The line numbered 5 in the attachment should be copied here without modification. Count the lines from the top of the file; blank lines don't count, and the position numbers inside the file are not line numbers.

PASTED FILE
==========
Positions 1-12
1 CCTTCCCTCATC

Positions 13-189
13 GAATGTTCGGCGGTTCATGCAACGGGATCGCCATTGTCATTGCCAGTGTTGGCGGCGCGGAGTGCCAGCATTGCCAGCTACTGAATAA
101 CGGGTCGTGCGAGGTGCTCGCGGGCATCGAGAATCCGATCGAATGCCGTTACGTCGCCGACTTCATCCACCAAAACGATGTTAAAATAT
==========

101 CGGGTCGTGCGAGGTGCTCGCGGGCATCGAGAATCCGATCGAATGCCGTTACGTCGCCGACTTCATCCACCAAAACGATGTTAAAATAT